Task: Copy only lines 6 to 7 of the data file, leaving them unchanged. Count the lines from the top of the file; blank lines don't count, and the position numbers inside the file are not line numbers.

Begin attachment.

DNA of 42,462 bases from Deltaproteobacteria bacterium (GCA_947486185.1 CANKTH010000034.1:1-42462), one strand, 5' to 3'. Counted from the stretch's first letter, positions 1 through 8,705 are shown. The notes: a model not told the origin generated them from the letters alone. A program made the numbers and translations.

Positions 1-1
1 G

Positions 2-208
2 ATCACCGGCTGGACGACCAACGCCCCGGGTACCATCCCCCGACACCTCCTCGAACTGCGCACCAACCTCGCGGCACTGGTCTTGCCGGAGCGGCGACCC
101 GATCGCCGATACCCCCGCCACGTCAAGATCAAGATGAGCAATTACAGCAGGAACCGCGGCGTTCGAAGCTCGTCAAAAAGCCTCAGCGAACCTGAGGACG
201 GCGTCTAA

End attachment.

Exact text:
101 GATCGCCGATACCCCCGCCACGTCAAGATCAAGATGAGCAATTACAGCAGGAACCGCGGCGTTCGAAGCTCGTCAAAAAGCCTCAGCGAACCTGAGGACG
201 GCGTCTAA